Auto shopping dating and marriage

With the holiday season — a prime time for engagements — behind us, some parents and young women are left wondering when and if the question will ever be popped.

Even in an age of gender equality, many young women still expect the beau not only to propose but to pull out all the stops. That idea is "utter horror" to them, says Ellen Lamont, a sociology professor at Appalachian State University.

But customers who had done their homework were not offered a lower price than customers who had no clue about what it should cost.

Both were offered approximately the market price—at least when the customers were male.

"There is still a strong stigma against women proposing because they are then seen as desperate — the belief is that a man will propose when he is ready," she says.

"If a woman pushes that, she is getting a man who is not ready for the relationship to move forward." Parents looking from the outside at a long-term relationship may be puzzled why the couple do not marry.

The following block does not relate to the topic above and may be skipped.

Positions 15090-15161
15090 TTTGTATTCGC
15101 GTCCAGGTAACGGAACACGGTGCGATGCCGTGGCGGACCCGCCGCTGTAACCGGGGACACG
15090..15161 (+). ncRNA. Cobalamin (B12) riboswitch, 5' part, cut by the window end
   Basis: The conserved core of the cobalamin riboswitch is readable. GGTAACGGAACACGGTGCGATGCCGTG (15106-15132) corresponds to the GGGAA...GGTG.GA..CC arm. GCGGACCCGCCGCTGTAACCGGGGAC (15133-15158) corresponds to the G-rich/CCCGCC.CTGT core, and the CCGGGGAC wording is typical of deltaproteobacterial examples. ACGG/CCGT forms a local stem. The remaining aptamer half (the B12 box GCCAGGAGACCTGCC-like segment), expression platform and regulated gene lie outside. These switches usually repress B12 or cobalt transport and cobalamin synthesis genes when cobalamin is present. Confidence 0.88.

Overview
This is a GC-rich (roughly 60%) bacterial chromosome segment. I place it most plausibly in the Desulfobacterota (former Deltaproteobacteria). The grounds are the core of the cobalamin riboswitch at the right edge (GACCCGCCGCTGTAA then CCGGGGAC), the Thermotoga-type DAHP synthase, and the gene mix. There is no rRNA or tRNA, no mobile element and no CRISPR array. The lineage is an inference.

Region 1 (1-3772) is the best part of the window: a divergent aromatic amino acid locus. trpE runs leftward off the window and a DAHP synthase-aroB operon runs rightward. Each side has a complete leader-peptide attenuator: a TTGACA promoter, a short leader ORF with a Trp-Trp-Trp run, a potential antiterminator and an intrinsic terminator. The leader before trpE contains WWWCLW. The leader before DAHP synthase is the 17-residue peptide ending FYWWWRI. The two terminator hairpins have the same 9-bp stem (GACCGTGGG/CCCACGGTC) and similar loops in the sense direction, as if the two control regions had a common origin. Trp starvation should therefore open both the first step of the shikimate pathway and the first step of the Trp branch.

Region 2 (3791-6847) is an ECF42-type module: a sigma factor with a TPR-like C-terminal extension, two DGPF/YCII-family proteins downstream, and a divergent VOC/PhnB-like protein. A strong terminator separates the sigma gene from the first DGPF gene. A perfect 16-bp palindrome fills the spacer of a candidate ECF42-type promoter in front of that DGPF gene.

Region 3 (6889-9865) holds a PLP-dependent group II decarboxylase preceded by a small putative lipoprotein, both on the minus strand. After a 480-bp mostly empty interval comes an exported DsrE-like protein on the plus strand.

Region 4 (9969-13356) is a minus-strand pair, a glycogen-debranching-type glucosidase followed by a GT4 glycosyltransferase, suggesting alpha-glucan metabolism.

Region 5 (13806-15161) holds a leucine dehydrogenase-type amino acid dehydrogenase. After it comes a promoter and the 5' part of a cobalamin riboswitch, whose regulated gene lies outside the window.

Traditionally, women might have had one or two boyfriends before getting married; now, they are encouraged to date lots of people in a quest to find a perfect partner.Perhaps the most brilliant part of Banks' business?Her auto clinic's waiting area doubles as a salon, so customers can get their hair and nails done while their car's getting a tune-up. Beyond the generational delay, there are other reasons.Two key points: * More than 30 percent of unmarried young adults say they have not found someone who has the qualities they want in a spouse. Women want a spouse with a steady job, while men want someone who shares their ideas about child rearing, according to a Pew study. Author Hannah Seligson calls it "marriage's new timetable." Millennials have a bucket list with career, travel and other experiences to be checked off before marriage, says Seligson, who wrote A Little Bit Married: How to Know When It's Time to Walk Down the Aisle or Out the Door.Nearly 50 percent admit to calling a spouse for help with auto-related problems, while nearly 30 percent say roadside service is their go-to.


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